When is the best time to run an errand in the pandemic era we currently reside? There might be an app for that. Albert Cheng, professor of computer science and electrical and computer engineering at the University of Houston, is working on a real-time COVID-19 infection risk assessment and mitigation system. He presented his plans at the Institute of Electrical and Electronics Engineers conference HPC for Urgent Decision Making and will publish the work in IEEE Xplore.

Cheng's work analyzes up-to-date data from multiple open sources to see when is the best time to avoid crowds and accomplish activities outside the home.

"Preliminary work has been performed to determine the usability of a number of COVID-19 data websites and other websites such as grocery stores and restaurants' popular times and traffic," Cheng says in a UH release. "Other data, such as vaccination rates and cultural factors (for example, the percentage of people willing to wear facial coverings or masks in an area), are also used to determine the best grocery store to shop in within a time frame."

To use the app, a user would input their intended destinations and the farthest distance willing to go, as well as the time frame of the trip. The risk assessment and mitigation system, or RT-CIRAM, then "provides as output the target location and the time interval to reach there that would reduce the chance of infections," said Cheng.

There's a lot to it, says Cheng, and the process is highly reliant on technology.

"We are leveraging urgent high-performance cloud computing, coupled with time-critical scheduling and routing techniques, along with our expertise in real-time embedded systems and cyber-physical systems, machine learning, medical devices, real-time knowledge/rule-based decision systems, formal verification, functional reactive systems, virtualization and intrusion detection," says Cheng.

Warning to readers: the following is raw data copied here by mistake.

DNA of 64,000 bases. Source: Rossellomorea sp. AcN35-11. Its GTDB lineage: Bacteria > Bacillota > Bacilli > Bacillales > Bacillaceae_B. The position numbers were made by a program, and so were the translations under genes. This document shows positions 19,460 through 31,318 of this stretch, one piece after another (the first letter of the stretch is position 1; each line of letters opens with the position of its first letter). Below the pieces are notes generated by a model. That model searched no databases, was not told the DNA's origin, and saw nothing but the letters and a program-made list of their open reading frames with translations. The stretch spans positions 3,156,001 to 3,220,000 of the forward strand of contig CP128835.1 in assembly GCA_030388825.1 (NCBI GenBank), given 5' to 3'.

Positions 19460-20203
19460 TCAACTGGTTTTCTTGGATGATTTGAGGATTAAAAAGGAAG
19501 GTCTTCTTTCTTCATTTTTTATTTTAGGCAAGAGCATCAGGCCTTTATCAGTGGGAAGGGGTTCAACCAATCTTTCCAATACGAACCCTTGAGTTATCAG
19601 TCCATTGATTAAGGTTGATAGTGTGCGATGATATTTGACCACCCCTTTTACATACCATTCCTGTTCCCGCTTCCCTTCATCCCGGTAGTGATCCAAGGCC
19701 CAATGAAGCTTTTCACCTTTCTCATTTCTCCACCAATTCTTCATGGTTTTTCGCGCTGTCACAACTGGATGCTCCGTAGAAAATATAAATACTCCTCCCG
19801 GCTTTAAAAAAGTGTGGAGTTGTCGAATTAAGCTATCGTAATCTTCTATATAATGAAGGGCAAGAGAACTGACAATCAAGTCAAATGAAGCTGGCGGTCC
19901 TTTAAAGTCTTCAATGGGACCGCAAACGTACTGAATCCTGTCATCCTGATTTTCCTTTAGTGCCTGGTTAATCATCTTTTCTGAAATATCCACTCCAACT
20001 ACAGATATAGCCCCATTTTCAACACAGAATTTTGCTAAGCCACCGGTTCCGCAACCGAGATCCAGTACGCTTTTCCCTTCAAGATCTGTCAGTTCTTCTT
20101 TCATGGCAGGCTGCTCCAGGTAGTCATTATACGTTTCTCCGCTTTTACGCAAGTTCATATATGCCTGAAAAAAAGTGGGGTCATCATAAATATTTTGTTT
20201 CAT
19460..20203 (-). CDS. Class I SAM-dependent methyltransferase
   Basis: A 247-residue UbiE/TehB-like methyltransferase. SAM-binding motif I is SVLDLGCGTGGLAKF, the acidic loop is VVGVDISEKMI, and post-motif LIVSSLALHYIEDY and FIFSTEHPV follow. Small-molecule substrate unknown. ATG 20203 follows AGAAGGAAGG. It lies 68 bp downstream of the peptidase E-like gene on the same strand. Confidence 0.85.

2 Houston hospitals team up with immunotherapy company for new vaccine for Africa

The new vaccine will hopefully help mitigate spread of the disease in Sub-Saharan Africa. Photo via bcm.edu

Baylor College of Medicine and Texas Children's Hospital have teamed up with ImmunityBio Inc. — a clinical-stage immunotherapy company — under a licensing agreement to develop a safe, effective and affordable COVID-19 vaccine.

BCM has licensed out a recombinant protein COVID-19 vaccine candidate that was developed at the Texas Children's Hospital Center for Vaccine Development to ImmunityBio. According to the release, the company engaged in license negotiations with the BCM Ventures team, about the vaccine that could address the current pandemic needs in South Africa.

"We hope that our COVID-19 vaccine for global health might become an important step towards advancing vaccine development capacity in South Africa, and ultimately for all of Sub-Saharan Africa," says Dr. Peter Hotez, professor and dean of the National School of Tropical Medicine at Baylor and co-director of the Texas Children's Hospital Center for Vaccine Development.

ImmunityBio, which was founded in 2014 by Dr. Patrick Soon-Shiong, is working on innovative immunotherapies that address serious unmet needs in infectious diseases, according to a news release from BCM.

"There is a great need for second-generation vaccines, which are accessible, durable and offer broad protection against the emerging variants," says Soon-Shiong. "ImmunityBio has executed on a heterologous ("mix-and-match") strategy to develop a universal COVID-19 vaccine. To accomplish this, we have embarked upon large-scale good manufacturing practices and development of DNA (adenovirus), RNA (self-amplifying mRNA) and subunit protein (yeast) vaccine platforms. This comprehensive approach will leverage our expertise in these platforms for both infectious disease and cancer therapies."